He arrived at Cinema Processors lab around 2:00pm and Phil, who ran the lab, had his film in the “soup” a few minutes later. He screened it there, thought it was pretty good and was back at WATL by 3:30. Genii was too busy to look surprised that this insistent young man was back in her office already, she had two phones and three cigarettes going at the time.


She showed Bob where the editing room was and said to let her know when he was finished. There was a Movie Scope viewer with a 3″ wide screen, a single gang synchronizer for measuring the footage as he cut it, a cement “hot” splicer and a pair of film rewinds. He had no way of running the music with the picture when he was editing, so he had to rely on his stopwatch settings that he had also used when he was shooting.


Okay, I’m going to take a breath and say that again, just to make sure you heard me: HE HAD NO WAY OF RUNNING THE MUSIC WITH THE PICTURE! He used his stopwatch to figure out where to cut!?!! Now, keep in mind, this was the original film he was cutting, the same film that had been running through his 16mm camera a few hours before this. There was no workprint, this was newsreel style and there was no avoiding that splice marks would be visible. True guerilla filmmaking – no mistakes allowed!  Impossible to keep it in sync with the record – inconceivable!


It was about 6:00pm when he was finished cutting The Long and Winding Road, and Genii called Bob Whitney and a couple of the staff in to screen the film. There was a small record player on the conference table, they turned it on and cued the film up in the projector. I have absolutely no understanding how they got the film and the record started at the same time, but they did!

There was no reaction from the group as they watched Bob’s film. Miraculously, it was in perfect sync with the record. Bob thought it looked great and was waiting to be congratulated, but there was only deathly silence when the film ended. Everyone just kept staring at the blank screen. No one had ever seen anything quite like it and really didn’t know what to make of it. Before this, they had been primarily taping teenagers dancing with psychedelic effects in the background or dancing outside with simple outdoor scenes.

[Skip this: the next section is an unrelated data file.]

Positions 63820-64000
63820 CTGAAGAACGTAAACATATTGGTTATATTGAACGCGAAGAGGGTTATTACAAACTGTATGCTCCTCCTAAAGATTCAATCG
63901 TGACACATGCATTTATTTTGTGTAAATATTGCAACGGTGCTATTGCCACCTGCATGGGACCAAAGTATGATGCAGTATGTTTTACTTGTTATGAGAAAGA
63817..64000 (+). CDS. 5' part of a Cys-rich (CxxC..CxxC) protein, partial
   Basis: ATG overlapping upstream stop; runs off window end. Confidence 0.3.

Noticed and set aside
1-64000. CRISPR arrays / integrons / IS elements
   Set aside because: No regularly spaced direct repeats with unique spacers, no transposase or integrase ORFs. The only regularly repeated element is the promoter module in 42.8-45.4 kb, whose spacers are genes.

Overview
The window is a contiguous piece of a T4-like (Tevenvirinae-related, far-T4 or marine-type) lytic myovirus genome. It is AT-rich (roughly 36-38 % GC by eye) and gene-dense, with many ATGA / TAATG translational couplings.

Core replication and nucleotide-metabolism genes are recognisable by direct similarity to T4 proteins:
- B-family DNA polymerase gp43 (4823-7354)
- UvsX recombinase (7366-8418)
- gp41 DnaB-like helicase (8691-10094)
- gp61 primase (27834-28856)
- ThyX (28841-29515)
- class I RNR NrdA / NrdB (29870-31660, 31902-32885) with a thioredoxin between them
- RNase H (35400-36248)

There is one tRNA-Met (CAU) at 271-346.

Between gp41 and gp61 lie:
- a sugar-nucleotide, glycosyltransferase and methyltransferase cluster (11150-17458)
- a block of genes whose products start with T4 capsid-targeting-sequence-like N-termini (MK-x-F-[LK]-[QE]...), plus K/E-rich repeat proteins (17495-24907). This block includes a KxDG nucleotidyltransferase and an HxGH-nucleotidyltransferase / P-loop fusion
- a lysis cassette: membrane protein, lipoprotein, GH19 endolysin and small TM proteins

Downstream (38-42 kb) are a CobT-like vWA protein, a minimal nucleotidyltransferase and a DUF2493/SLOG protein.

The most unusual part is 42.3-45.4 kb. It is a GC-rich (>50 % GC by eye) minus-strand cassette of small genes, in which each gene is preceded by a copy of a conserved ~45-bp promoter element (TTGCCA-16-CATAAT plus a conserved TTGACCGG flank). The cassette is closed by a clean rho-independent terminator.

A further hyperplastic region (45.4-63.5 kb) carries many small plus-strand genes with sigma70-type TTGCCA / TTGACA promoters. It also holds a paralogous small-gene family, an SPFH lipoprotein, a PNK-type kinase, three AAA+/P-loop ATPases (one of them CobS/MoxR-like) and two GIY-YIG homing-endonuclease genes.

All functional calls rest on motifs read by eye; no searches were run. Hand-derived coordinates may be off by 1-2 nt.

This film was something different entirely: a story showing sincere emotion and intercutting seemingly unrelated scenes that amplified those emotions. Her loneliness contrasted with the lonely, crowded streets; the beauty of her love as reflected in the flowers but contrasting with the stark and ugly apartment complex – all shot in available light for heightened realism and a more personal feel.

He had put his heart into it and now Rector’s heart was in his throat as he thought, “Oh shit, they hate it!”


Whitney looked at Genii, nodded his head, and Genii said, “Okay, we’ll see.”

Later that night the film was transferred to 2″ quad video tape and put on an individual reel ready to go into the show’s rotation. That was Friday.


Bob went home and collapsed. He was exhausted and a little confused, but still confident. How could they not like it? I did a terrific job! He would be up and waiting in front of the TV set at noon the next day.


About fifteen miles away, as the crow flies, I was waiting in front of the TV set too. The new Beatles song, The Long and Winding Road had just come out. I had heard it on Quixie that week on the Skinny Bobby Harper show and was hoping it would be on The Now Explosion. Great song and pretty poignant since the Beatles had just broken up about a month earlier.  It didn’t come on right away, but after about half an hour, I heard Skinny Bobby say in his best I’m-the-most-charming-DJ-in-the-universe voice, “And now the latest hit from the Beatles, The Long and Winding Road.”


And there it was, the film Bob had been shooting just the day before. He sat stunned, wondering how many hundreds of thousands of people were watching it. It was beautiful, he had done it, just like he always knew he would. Then the phone rang and Alva was screaming, “Did you SEE it?! Did you SEE IT?!” A few minutes later the doorbell rang, it was the lady next door all aglow, “I just saw my flowers on TV!” And then Randy called and said somebody had called him and said they had seen him on this television show and “What the hell, man?”


The break up of the Beatles wasn’t what concerned me that Saturday as I watched the images of The Long and Winding Road flicker hauntingly across the screen. It was the break-up of a much more personal nature that I was consumed with. My boyfriend and I had just broken up. We had been together for over two years and had thought we would always be together. As I watched the girl in The Long and Winding Road, that girl was me.